I wrote this in mid June meaning to reread it the next day before hitting the 'publish' button... It's kind of unfinished - but that says it all really!
Over the past few weeks I've been fine-tuning my ability to take a siesta. Rarely enough did events conspire to allow this to happen but if the hot weather we've been having recently comes back again I will be working everything around an afternoon nap if I can!
We have had a few weeks of hot weather and my productivity levels take a nose-dive in the heat. Especially in the polytunnel...my brain slows right down and I find myself standing there, sweating through my eyeballs, spending much too long deciding what to do next. So early morning starts make a lot of sense. I am definitely not a natural early bird but in hot weather it is really pleasant to be up early. The air is cool and you feel like you're getting a head start on everything.
The only problem is getting to bed early enough to get a proper nights sleep. When the main form of slug control happens after dark (catching them in the act of munching my plants), and the sky isn't properly dark until 11 p.m....you see my problem. So this is where the siesta comes in.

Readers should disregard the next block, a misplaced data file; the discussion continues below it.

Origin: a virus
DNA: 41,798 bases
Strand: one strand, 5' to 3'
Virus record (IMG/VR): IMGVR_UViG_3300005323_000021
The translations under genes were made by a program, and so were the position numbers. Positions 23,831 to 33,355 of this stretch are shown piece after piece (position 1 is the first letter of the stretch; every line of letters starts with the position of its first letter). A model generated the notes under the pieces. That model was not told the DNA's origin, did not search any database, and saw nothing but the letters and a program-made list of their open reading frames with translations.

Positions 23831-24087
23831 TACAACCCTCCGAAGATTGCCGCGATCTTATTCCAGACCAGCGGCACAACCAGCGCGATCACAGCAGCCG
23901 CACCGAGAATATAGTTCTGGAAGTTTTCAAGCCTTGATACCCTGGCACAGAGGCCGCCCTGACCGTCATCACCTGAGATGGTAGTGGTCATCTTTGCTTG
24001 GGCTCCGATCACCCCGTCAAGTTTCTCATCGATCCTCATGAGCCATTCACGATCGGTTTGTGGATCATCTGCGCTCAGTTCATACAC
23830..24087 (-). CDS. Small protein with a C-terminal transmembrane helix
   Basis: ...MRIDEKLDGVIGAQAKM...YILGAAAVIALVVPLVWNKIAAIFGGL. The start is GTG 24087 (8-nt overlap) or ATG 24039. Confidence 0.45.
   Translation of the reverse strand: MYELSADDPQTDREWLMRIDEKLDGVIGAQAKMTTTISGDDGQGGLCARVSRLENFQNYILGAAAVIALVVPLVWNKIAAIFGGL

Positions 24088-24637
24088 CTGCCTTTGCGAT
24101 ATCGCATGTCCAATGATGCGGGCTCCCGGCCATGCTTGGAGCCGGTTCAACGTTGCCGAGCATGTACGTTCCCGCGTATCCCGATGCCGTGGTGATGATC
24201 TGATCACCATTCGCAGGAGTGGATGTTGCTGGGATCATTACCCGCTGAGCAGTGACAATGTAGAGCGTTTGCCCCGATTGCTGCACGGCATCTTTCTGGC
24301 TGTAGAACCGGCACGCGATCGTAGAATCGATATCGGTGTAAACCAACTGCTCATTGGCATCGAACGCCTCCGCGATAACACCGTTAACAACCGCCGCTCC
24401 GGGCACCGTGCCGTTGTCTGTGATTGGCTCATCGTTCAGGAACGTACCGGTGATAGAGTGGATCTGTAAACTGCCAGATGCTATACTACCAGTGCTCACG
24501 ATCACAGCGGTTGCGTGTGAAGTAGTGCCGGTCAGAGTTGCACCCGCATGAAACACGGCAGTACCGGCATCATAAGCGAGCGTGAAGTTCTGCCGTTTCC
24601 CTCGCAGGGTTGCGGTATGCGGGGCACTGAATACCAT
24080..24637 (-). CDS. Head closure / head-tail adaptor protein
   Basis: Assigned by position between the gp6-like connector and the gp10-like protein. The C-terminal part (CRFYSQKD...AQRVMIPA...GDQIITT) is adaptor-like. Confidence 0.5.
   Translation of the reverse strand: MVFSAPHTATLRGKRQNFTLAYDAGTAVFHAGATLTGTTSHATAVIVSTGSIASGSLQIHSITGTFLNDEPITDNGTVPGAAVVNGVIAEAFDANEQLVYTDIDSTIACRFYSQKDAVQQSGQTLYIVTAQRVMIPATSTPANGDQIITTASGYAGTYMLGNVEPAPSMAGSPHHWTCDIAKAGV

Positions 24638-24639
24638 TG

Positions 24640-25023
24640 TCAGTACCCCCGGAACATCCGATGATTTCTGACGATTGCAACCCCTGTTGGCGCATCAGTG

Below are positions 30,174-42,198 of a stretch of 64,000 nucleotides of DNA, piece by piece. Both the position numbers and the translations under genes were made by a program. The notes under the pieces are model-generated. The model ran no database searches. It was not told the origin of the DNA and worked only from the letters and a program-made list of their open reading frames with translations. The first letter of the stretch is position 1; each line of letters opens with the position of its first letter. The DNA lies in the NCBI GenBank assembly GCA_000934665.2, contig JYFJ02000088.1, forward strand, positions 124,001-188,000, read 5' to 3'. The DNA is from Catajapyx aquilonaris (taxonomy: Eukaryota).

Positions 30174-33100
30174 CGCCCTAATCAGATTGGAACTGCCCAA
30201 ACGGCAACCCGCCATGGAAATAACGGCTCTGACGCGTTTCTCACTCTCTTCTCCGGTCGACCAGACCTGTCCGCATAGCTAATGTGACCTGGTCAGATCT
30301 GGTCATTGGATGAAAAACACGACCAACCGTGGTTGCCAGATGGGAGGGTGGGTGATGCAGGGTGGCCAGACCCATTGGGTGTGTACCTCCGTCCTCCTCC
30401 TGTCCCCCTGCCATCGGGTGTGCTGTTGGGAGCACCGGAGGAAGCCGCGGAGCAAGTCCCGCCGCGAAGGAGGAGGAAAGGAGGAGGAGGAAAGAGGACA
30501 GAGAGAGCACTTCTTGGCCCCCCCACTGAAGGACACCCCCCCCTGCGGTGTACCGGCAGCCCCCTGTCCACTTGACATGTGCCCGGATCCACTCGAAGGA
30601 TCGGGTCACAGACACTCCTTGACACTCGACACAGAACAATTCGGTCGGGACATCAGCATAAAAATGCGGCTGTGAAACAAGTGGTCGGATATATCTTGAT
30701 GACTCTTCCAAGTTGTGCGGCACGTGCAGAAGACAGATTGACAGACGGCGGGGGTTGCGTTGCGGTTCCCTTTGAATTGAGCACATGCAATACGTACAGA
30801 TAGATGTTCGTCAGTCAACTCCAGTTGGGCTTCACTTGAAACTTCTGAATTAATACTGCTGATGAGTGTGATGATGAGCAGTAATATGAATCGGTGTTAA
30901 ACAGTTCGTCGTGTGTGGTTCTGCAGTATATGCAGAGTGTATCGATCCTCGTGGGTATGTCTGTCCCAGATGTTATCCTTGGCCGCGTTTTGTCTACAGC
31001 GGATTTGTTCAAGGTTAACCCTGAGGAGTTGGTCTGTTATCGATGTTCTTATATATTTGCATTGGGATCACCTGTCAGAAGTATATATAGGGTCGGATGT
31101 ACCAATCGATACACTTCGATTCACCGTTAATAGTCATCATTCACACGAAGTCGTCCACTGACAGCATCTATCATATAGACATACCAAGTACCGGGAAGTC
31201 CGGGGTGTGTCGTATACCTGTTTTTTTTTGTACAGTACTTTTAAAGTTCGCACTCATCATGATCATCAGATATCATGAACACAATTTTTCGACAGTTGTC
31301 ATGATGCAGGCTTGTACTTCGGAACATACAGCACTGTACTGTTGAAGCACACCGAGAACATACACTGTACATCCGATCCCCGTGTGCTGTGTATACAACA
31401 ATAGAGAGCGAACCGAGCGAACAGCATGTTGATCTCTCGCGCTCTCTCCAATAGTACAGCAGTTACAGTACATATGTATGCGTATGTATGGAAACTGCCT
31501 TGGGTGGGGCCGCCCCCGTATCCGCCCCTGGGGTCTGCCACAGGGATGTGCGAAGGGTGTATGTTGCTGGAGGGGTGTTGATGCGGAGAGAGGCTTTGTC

It's been interesting as a self employed person figuring out how to best structure my time and strike the balance between work and play. No-one is telling me to turn up at 9 every morning but, especially in the spring and summer, there's an awful lot of work to get done so lying in a hammock all day doesn't really make sense (unfortunately). On the other hand, I start to feel really sorry for myself if I'm working all the time - Glandore is full of holiday homes so I can start to believe that everyone else in the world is on holiday except me!!
Things that work for me in striking that balance include; dropping everything for a swim at high tide at the Terrace Strand , the aforementioned siesta, and working from 8 to 10 pm while listening to John Creedon on the radio. I guess it's different for everyone but when I find myself manically jumping from one job to the next it's time to stop, take a break, and come back with a bit more clarity.